I will remember 2018 for many things, primarily as the year of courage. No, not shown by me but by all the brilliant children I have worked with over the past year on Joseph and Nativity among other projects.
Tomorrow we say goodbye to our second company of Nativity. The kids in this along with the other productions brought a refreshing honesty and relish to the rehearsal room. What struck me beyond their brimming talent and heavenly cheek was their total transparency and lack of filter that we adults so frustratingly cling onto! I wondered at what point do we all become aware, start to question the moment and start to calculate a response instead of just speaking the truth, the harsh truth and nothing but the truth!!!!!
They danced with their hearts beating loudly, pure unbridled joy emitting from their beings and sung with such freedom that you couldn’t help but be moved.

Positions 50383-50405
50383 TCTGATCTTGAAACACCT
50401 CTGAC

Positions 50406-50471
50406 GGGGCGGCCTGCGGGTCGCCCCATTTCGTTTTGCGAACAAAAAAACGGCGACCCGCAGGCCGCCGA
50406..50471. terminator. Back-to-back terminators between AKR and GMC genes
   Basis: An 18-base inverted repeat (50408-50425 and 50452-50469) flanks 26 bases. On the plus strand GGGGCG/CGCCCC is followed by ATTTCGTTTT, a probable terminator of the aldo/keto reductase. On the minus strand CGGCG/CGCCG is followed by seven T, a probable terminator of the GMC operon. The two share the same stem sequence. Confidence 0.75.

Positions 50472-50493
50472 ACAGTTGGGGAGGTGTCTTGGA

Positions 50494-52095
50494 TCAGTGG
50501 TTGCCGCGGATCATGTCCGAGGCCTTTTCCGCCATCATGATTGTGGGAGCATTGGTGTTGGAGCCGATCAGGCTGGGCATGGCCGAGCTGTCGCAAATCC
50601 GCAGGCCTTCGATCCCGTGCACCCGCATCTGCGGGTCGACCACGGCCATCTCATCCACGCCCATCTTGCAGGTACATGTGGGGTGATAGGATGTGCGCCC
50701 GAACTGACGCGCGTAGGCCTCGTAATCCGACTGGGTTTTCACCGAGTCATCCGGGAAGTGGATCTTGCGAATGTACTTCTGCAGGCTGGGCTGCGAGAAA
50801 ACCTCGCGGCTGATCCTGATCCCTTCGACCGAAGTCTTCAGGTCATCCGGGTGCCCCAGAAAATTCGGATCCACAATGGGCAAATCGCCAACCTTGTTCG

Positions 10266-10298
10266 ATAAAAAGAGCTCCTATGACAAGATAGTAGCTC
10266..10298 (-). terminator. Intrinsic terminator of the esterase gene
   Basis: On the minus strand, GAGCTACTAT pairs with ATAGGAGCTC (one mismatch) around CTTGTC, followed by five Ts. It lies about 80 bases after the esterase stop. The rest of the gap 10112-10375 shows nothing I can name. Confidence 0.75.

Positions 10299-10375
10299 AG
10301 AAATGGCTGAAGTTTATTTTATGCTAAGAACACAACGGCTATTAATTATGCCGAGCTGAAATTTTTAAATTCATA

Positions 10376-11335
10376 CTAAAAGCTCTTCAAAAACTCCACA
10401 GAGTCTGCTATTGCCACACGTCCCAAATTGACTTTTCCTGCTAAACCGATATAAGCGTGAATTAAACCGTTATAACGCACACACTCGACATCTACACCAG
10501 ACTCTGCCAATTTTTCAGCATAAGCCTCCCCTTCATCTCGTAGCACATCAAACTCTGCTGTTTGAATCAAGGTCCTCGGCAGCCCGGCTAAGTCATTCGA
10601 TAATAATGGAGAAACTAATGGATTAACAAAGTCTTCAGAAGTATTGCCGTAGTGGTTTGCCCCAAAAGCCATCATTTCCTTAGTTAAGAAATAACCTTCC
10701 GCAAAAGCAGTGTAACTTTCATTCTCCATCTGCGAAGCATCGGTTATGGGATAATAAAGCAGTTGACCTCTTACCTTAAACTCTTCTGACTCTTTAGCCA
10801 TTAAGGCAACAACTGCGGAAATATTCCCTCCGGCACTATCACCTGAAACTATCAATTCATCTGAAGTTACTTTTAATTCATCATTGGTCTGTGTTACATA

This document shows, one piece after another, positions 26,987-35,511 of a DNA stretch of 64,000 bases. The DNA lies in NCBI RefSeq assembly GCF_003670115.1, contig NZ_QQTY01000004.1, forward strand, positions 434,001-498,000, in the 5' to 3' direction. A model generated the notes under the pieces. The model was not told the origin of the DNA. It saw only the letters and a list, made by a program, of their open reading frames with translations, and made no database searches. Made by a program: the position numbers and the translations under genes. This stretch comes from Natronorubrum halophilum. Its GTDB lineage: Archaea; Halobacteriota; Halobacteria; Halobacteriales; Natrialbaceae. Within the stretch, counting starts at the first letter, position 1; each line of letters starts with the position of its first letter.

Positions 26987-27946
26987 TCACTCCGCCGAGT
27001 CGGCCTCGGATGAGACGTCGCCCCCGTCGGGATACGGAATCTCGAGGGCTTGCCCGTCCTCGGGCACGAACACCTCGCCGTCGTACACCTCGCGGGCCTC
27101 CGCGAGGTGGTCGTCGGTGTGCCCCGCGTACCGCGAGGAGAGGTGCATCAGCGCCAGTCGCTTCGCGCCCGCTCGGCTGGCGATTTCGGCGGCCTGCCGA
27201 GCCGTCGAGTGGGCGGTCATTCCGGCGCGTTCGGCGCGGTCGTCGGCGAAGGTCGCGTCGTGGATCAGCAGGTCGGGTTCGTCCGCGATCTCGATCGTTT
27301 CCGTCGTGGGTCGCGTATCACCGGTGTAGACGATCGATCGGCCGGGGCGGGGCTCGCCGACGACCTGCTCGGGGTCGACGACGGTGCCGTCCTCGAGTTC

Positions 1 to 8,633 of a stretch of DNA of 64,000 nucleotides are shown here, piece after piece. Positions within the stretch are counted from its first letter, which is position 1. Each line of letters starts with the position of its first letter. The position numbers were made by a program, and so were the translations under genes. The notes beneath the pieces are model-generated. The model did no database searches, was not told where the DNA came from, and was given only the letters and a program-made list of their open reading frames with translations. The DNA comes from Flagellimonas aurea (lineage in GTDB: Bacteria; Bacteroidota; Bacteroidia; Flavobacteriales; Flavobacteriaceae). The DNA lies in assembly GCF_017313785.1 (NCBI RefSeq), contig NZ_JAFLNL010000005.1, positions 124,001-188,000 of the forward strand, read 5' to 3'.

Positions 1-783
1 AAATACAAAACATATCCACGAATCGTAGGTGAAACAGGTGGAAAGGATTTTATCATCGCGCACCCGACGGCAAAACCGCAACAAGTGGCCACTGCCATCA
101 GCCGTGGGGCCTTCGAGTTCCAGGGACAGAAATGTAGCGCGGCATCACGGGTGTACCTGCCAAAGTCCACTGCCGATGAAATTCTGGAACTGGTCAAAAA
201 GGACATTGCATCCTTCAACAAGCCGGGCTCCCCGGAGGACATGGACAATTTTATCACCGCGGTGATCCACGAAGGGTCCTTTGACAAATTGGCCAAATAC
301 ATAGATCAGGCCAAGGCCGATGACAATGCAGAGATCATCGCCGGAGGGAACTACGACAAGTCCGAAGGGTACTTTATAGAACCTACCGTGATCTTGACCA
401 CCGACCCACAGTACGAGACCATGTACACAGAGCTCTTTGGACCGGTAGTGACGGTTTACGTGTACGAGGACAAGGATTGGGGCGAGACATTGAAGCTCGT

Whenever I work with kids I try not to patronise them, to not choreograph dowm to them, instead I push and challenge, to encourage, to play and explore. I have found this pays dividends.
They are also, so I discovered a great if somewhat blunt critic. If I am choreographing something that doesn’t quite work they will have no reservation in telling you so! No dressing up the matter or hidden agends, instead just the plain truth or a mere glance of disapproval.
I also find their sheer commitment a wonder. Recently I was sat watching a preview of Dick Whittington at the back of the stalls. At the end of Act One I choreographed the children to dance in the aisles. Now this was a quieter matinee and the back few rows were quite empty. One girl was positioned to the rear where it was sparsely occupied. This however did not affect her efforts and she danced as if her life depended on it. She moved me so much, the uncomplicated pride she had in her work even though few could see her was quite simply beautiful to watch.
There is that old saying not to work with children or animals, more fool them I say. My advice would be to grab every, if somewhat brutal opputunity to do so.
My 2018 was richer for knowing all of them and I only hope I can carry some of their knowledge, joy and courage with me into 2019.
As Picasso said, “Every child is an artist. The problem is how to remain an artist when we grow up”.